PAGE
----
Monday, 22 October 2012

Should we ditch social media?

Is it time to ditch social media? I have recently been thinking a lot about social networking. It is a huge part of our daily lives, especially to bloggers. But how does social networking impact on our real life friendships? You know, the friends you meet up with regularly. I have no doubt that social networking is good for the friends I meet inside my computer - there are so many people I wouldn't have had the pleasure of encountering without, for example, Twitter.

Not long ago, I met with a friend for coffee. I started to tell her about something which had happened in the week. She stopped me and said, "yes, I saw it on Facebook". That was the end of the conversation.

I find it quite sad though that you start telling someone a story only to find out that they read it on facebook, and therefore don't want to hear the full story because they think they know it already! More often than not, I tell my friends a fuller version of what I put on Facebook. It has become a competitive place, where we compare ours lives to other people's. It can really get you down when you don't make as good jam as others! I also had a problem recently with a friend who, knowing that my son had problems following his injections, consistently posted photos and propaganda about why you shouldn't give your children vaccinations. It was overwhelming. I would have preferred her just to e-mail me and tell me straight out that I was a bad parent!

We spend so much time on social networking sites compared with actual time out with our friends and it does seem such a shame that they already 'know' what's going on in your life. I am not someone who constantly updates their facebook (maybe once every four or five days), and there are very few people who actually know me who are my friends on Twitter (fewer than 5).

It got me thinking about over-sharing. Is it possible that we are sharing too much information with everyone? Knowing what others are doing all the time can't be good for us. Is there not a risk of extreme over-crowding in our already jam packed brains? Where will the space be for reading good literature, learning new and important information? How do we turn our brains off to the constant tweets, facebook updates and general gossip? How do I stop asking questions no-one can answer?

My best friend and I live over 200 miles away and somehow it has become acceptable that we communicate purely in facebook 'likes' or status updates. I only speak to her every few months and I worry that our friendship has suffered because of social media. I am now planning to send her a letter, remember those? One which actually lets her know what we are up to, including some pictures of the children and updates on how we are doing.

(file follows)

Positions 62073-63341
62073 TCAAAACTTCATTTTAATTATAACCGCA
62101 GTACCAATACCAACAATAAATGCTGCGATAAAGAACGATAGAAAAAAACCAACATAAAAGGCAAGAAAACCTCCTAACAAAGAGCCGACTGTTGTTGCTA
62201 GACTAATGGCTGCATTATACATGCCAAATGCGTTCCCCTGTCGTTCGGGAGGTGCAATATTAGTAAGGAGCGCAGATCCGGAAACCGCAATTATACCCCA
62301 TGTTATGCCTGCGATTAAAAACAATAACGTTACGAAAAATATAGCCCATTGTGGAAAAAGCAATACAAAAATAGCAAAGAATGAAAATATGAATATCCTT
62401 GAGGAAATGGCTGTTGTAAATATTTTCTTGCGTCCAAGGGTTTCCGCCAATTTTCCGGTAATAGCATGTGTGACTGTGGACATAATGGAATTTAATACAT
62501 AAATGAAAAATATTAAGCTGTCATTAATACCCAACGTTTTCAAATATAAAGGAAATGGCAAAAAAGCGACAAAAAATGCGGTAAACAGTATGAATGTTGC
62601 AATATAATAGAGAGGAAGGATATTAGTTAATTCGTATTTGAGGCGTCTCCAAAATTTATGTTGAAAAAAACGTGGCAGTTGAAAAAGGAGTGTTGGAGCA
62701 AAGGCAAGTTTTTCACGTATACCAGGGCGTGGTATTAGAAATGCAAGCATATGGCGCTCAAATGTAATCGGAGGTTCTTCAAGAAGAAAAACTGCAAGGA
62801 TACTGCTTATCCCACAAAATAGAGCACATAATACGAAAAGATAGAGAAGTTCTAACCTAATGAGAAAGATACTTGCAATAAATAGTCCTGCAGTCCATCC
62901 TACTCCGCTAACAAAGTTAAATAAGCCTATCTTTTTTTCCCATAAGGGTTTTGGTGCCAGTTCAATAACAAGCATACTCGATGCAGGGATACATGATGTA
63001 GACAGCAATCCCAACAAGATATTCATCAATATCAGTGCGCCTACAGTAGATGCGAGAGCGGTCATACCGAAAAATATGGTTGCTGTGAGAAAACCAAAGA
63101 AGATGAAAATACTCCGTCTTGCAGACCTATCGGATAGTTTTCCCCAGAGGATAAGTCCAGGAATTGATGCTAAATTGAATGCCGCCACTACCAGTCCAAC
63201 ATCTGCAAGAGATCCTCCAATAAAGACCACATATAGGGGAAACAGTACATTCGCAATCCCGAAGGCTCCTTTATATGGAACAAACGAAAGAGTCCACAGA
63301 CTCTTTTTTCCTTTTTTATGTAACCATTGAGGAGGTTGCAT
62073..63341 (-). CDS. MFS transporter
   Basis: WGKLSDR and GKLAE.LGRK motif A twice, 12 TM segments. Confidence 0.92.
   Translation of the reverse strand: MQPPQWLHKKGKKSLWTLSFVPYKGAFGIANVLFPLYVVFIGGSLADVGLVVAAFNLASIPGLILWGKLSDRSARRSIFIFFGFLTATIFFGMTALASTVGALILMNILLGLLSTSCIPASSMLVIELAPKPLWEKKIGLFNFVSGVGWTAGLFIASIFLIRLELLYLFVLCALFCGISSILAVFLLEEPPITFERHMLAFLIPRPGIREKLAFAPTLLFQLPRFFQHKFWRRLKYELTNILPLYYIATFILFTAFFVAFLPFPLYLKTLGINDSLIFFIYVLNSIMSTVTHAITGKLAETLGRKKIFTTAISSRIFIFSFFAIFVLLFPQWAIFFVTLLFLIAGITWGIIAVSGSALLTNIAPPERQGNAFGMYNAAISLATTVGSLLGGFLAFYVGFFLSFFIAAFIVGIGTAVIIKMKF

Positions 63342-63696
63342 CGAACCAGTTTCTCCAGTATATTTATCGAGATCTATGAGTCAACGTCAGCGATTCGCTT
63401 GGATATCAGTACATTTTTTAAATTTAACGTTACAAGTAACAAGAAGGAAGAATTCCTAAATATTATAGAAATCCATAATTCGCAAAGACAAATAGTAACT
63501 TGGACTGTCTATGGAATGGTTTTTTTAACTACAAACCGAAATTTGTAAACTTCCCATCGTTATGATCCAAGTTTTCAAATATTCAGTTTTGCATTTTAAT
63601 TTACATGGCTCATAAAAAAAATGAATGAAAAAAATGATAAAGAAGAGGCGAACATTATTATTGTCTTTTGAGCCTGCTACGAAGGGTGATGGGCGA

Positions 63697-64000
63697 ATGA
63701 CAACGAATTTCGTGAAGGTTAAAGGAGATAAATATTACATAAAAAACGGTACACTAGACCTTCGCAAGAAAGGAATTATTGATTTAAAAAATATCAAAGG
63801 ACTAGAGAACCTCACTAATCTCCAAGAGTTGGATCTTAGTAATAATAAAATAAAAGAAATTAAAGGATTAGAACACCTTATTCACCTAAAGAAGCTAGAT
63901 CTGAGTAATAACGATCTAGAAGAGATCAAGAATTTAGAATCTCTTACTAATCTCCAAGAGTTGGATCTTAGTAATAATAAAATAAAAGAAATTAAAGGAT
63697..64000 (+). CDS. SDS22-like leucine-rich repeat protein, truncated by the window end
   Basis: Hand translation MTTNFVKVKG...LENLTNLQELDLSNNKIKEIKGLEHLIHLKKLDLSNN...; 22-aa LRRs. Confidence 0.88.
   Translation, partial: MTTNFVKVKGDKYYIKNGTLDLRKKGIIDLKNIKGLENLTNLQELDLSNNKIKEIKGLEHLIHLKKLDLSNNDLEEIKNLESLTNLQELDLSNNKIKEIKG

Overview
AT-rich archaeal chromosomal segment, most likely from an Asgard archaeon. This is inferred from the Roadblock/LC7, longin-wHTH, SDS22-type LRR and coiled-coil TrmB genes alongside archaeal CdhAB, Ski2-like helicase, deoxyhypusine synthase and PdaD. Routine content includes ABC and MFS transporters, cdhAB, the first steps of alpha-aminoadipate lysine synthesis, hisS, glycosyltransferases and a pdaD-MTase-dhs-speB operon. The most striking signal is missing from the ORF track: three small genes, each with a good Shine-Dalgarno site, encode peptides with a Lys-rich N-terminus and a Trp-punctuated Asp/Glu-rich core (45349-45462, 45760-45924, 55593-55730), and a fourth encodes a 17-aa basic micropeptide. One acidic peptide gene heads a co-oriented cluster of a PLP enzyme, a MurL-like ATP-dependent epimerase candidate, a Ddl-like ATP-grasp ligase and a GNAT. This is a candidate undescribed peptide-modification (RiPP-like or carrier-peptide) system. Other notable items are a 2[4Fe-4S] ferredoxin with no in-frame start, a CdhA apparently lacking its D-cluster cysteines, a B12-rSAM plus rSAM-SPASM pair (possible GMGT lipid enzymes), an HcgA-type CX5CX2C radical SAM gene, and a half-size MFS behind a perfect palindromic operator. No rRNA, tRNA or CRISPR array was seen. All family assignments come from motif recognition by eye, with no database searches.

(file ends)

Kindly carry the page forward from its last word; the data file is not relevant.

Last week I deactivated my personal Facebook account. I still use it for my blog account, but the personal one has gone. It feels liberating. Light a weight has been lifted. My brain no longer knows what a girl I once went to school with had for dinner this evening, or where an ex colleague (who went on to do way better than me) has gone on holiday this week. I don't mind that my brain in no longer filled with information about who has had no sleep, lots of sleep, hasn't stopped having sex for three weeks, etc. I have, however, really enjoyed going to toddler groups and talking about what people have done without having already read it on facebook.

I still don't think that I could go full cold turkey and quit everything, even for a few weeks. No Facebook, Twitter or blogging. I think it's a great idea and I hope that I can build up to it. Maybe.

What do you think? Is social networking bad for our friendships?


8 comments:

  1. It's so difficult, I don't see my real life friends enough as life is just too busy however that isn't replaced by social media. What I mean is if I am able to get out of the house i.e. have a babysitter I will do but if I'm stuck at home on an evening then of course I'l head over to social media.

    I'm actually just a newbie so I'm just getting the hang of it and at the moment I don't think any of my friends are following me - well not that i know of - so it'll be interesting to see what I think in a few months time.

    Great post :) xxx

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    1. It is interesting to hear it from that angle. I almost lead two separate online lives. My friends and family don't know about my blogs and my anonymity means that I don't have those followers instantly. I really haven't missed facebook though.

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  2. well done! i dont think i could as all my mates live far and are busy :( love letters!!! shame only jess has pen pals lol

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    1. Mine live a long way away too. I need to make sure that I make the effort to contact them though, rather than feeling like I have spoken to them purely because I have interacted with them on facebook!

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  3. I think social networking in no way replicates real life interaction, and should not substitute it. In some ways I would love to delete my personal account, perhaps I will, ponders.

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    1. You should try it for a week! You can always reactivate your account. It is quite liberating.

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  4. I enjoy both. In real life friends and ones online. It's nice when both sides get you as you. I like how it changes the way I think and feel but don't find it hard to switch off from it either.

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    1. That's a really interesting perspective. I rarely contact my real life friends apart from through facebook and I knew that needed to change.

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